Feeding preterm babies human milk (HM) improves their prognosis. In the absence of mother’s milk, pasteurized donor HM (DHM) is preferred over formula. Holder pasteurization (HoP) is a widely used technique in HM banks; nevertheless, it has been shown to damage numerous functioning HM components. The purpose of this study was to assess the efficacy of HoP and two novel processing techniques in retaining certain bioactive HM protein components. HM samples were obtained from donors of the Bologna HM bank and split into four subsamples: one was retained raw, while the others were treated using a different procedure. The contents of total protein, secretory immunoglobulin A (sIgA), and lactoferrin were compared. Both HM lactoferrin and sIgA content were negatively affected by each technique, although to varying degrees: sIgA was preserved by HTST, with only HPP causing a substantial drop; lactoferrin content was significantly reduced by HoP and HTST, but conserved by HPP. Protein profile variations were seen for all processing techniques, with HoP being the most important, followed by HTST, and lastly HPP. In agreement with national requirements, all three techniques reduced untreated HM microbial counts to undetectable levels.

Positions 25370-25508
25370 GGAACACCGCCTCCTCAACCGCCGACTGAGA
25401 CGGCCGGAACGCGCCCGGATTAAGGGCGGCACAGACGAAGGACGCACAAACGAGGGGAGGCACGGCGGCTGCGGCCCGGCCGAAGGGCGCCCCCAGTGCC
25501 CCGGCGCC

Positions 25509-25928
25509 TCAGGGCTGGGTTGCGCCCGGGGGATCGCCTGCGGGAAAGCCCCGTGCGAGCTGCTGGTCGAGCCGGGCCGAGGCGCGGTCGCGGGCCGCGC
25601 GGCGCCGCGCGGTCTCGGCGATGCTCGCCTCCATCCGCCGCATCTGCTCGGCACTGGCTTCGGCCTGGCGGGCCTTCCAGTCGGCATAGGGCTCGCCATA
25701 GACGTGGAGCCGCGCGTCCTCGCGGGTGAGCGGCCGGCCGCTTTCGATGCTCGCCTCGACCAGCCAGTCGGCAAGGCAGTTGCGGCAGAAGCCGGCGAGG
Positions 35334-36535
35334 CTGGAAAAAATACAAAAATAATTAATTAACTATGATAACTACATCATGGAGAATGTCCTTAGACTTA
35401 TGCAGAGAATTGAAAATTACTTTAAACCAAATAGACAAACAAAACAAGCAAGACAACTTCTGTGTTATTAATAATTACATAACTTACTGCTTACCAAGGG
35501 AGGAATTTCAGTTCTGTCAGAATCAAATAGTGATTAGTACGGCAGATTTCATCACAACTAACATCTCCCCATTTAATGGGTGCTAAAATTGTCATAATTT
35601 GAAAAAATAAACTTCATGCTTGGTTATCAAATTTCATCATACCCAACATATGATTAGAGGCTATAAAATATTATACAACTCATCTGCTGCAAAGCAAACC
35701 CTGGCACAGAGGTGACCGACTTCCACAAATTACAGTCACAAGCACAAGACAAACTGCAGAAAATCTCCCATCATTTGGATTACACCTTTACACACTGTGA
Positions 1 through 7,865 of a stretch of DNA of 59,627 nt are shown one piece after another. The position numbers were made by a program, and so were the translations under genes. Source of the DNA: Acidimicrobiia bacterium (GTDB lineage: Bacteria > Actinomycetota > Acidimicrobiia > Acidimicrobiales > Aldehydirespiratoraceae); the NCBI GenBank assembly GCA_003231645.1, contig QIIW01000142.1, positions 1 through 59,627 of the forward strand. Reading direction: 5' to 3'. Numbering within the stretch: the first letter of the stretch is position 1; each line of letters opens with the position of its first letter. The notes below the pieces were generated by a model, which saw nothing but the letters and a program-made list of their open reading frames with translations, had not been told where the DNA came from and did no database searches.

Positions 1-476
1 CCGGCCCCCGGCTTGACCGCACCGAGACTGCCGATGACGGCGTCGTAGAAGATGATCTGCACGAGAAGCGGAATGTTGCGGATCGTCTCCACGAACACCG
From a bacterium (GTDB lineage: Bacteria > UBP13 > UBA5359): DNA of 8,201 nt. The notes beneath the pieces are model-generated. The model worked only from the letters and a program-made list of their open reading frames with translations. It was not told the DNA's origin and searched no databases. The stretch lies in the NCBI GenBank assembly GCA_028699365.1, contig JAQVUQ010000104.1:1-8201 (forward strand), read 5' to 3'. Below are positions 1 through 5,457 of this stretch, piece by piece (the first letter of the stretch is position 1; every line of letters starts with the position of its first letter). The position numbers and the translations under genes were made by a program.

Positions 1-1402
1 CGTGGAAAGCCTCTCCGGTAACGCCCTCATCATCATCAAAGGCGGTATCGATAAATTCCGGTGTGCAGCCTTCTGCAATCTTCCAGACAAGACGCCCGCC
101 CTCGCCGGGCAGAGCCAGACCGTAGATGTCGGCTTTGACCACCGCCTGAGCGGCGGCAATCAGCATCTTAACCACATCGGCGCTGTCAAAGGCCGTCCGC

HTST and HPP both retained the original HM protein profile better than HoP. They did, however, impact certain bioactive HM components implicated in immunological response and antibacterial action differently.